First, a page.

Pythagoras, the lyre and the harmony of the Cosmos.


medio evo cinese
The human body inscribed in the square (the earth) and in the circle (the sky) expresses one of the highest forms of harmony, that between the gesture of cosmic mediation, which man performs in the course of religious ceremonies, and the whole universe (China, Middle Ages).

If we consider geometry, music, and cosmology exclusively as scientific disciplines, it is difficult to understand the reasons for their possible use as the only discipline available to the ethnoanthropological investigation, i.e. for the understanding of some key aspect of prehistoric symbolism. Pythagoras (575ca.- 490 ca. a.C.) was the first among the ancient philosophers to affirm that “the number governs the forms and the ideas” and he was the first to use the term kósmos for indicating the harmony and symmetry that regulate the Universe. He also wonders about the nature of sounds, whose mutual relation is numerical, just like that of celestial bodies. Even the movement of the planets orbiting the Earth produces a range of sounds, a celestial music that our ears are no longer able to hear because they have always been used to hearing it. The harmony that we perceive in music and we feel in the motion of the planets is based on the magic power of numbers.
Pythagoras came to discover the close relationship between music and number listening to the sound that casually came out from a forge where some smiths were beating with their hammers a piece of iron on the anvil, producing sounds partly fully consonant with each other, partly dissonant. Experiencing the nature of the sounds with his monochord, Pythagoras came to the conclusion that a vibrating string produces a sound whose “height” is inversely proportional to the length of the string itself. In this way, he proceeded to associate each emitted note with a number. For example, he attributed the number 1 to the note produced by a 1 -meter long string, the number 2 to that produced by a half meter long string, etc. With the aid of this method, each note is distinguished by a number that is, in fact, proportional to its frequency.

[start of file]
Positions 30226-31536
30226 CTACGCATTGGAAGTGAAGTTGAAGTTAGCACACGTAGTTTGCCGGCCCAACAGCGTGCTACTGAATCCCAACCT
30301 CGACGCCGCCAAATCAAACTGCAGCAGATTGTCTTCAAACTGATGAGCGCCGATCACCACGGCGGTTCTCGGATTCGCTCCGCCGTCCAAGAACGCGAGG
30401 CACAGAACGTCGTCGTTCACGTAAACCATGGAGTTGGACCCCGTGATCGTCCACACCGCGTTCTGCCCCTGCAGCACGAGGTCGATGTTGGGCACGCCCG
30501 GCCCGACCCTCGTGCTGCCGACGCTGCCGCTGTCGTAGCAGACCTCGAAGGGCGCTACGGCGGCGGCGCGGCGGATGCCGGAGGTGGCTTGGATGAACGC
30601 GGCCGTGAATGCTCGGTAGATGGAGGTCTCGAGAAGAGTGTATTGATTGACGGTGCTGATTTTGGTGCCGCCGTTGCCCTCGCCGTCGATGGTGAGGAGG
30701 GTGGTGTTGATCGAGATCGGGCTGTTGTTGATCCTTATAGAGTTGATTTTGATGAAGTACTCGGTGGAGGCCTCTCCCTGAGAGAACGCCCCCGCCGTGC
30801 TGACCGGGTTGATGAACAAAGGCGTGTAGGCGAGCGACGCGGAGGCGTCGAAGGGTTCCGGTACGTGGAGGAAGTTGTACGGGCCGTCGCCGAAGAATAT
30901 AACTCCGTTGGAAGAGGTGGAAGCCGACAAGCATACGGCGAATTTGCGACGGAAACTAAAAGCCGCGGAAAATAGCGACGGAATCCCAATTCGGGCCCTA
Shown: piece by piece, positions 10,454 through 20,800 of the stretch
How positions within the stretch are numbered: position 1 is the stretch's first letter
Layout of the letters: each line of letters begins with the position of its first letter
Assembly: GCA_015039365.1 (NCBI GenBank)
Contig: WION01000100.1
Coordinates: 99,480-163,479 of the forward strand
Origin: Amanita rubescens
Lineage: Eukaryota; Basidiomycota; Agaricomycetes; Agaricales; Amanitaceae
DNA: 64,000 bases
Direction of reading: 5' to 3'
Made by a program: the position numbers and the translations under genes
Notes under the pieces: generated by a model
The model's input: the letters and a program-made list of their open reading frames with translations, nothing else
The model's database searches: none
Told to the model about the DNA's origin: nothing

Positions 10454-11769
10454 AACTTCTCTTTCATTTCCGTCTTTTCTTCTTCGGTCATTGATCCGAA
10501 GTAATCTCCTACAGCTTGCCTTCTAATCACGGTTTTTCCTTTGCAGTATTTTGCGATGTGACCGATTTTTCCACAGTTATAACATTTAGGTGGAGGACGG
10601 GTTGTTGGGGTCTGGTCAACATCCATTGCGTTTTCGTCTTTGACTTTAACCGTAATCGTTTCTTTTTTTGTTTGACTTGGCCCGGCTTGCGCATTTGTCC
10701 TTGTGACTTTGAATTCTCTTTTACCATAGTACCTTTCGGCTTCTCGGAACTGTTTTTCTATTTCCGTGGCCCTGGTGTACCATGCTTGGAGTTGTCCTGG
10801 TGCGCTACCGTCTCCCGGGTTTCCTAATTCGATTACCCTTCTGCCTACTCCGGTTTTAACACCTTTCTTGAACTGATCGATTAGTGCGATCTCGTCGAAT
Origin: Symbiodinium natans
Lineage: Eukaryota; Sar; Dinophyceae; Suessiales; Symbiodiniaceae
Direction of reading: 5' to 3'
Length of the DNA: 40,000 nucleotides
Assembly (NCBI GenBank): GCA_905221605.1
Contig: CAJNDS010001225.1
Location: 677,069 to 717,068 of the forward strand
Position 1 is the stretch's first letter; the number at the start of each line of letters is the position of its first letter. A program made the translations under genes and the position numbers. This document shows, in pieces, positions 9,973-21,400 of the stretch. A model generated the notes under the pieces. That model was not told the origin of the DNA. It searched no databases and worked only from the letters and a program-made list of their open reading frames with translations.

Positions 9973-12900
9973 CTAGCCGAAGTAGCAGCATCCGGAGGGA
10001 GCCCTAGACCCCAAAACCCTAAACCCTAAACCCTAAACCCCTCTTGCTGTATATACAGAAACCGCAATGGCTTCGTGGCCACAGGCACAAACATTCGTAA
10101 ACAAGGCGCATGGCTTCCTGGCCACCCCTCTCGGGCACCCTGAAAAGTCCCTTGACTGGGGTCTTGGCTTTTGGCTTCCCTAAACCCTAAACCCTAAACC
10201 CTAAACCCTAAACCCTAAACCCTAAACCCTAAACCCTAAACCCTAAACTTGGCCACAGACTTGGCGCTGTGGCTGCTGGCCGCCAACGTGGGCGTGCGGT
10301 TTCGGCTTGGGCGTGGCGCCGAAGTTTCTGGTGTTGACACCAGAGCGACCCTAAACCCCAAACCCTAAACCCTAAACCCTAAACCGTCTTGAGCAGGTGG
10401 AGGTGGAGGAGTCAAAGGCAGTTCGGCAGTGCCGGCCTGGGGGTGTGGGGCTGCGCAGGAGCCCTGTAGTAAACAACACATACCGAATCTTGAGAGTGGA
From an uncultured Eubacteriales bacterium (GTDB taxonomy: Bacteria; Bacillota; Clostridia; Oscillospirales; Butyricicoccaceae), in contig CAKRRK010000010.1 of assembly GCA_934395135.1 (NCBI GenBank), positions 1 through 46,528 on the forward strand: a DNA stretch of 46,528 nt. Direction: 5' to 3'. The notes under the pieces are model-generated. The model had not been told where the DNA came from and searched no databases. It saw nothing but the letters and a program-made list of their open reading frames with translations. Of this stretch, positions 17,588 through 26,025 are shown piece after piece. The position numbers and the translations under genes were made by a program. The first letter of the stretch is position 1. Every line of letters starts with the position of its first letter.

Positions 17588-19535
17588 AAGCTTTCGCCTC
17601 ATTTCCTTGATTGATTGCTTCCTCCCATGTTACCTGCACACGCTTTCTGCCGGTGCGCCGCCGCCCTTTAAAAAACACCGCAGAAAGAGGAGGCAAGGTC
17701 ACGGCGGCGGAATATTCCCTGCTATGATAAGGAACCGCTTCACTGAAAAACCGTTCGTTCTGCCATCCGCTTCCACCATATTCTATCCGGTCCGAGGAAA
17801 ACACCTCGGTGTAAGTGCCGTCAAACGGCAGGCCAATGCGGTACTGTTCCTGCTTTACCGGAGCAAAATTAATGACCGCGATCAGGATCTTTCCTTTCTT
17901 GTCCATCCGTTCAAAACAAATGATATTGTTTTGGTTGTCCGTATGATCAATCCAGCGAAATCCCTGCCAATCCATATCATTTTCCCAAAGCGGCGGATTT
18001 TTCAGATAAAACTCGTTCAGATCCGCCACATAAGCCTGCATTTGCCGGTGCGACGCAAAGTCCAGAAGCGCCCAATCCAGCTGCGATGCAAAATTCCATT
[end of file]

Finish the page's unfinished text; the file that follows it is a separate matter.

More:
The first monochord is the musical bow. If the interpretation of the Sorcier scene in the Cave of Trois Frères was true, the hypothesis could be taken that, even before its use as a hunting weapon, the bow was used as a tool for producing sounds.

trois freres 1
Cave of Trois Frères France (17000-15000 years ago). Scene “of enchantment”, during which an anthropomorphic, disguised as a bison, plays a musical bow using the mouth as a sound box. The action involves an unknown number of animals (bison, reindeer, horses). A bison is portrayed as it turns its head towards the place from which the sound stimulus comes, indicating the radical neurological effect that music produces on a great variety of living species.

anfora di Milo

The decoration of the amphora of Milo on one side provides a literal description of the meeting between Apollo and Artemis, an event narrated by the myth known to all Greeks; on the other, those geometric elements are interpreted as a figurative expression of an ancient esoteric language, known only by a small circle of initiates, according to which the meeting of the sun (Apollo) and the moon (Artemis) is the formulation in hermetic terms of a truly cosmic event: an eclipse of the sun.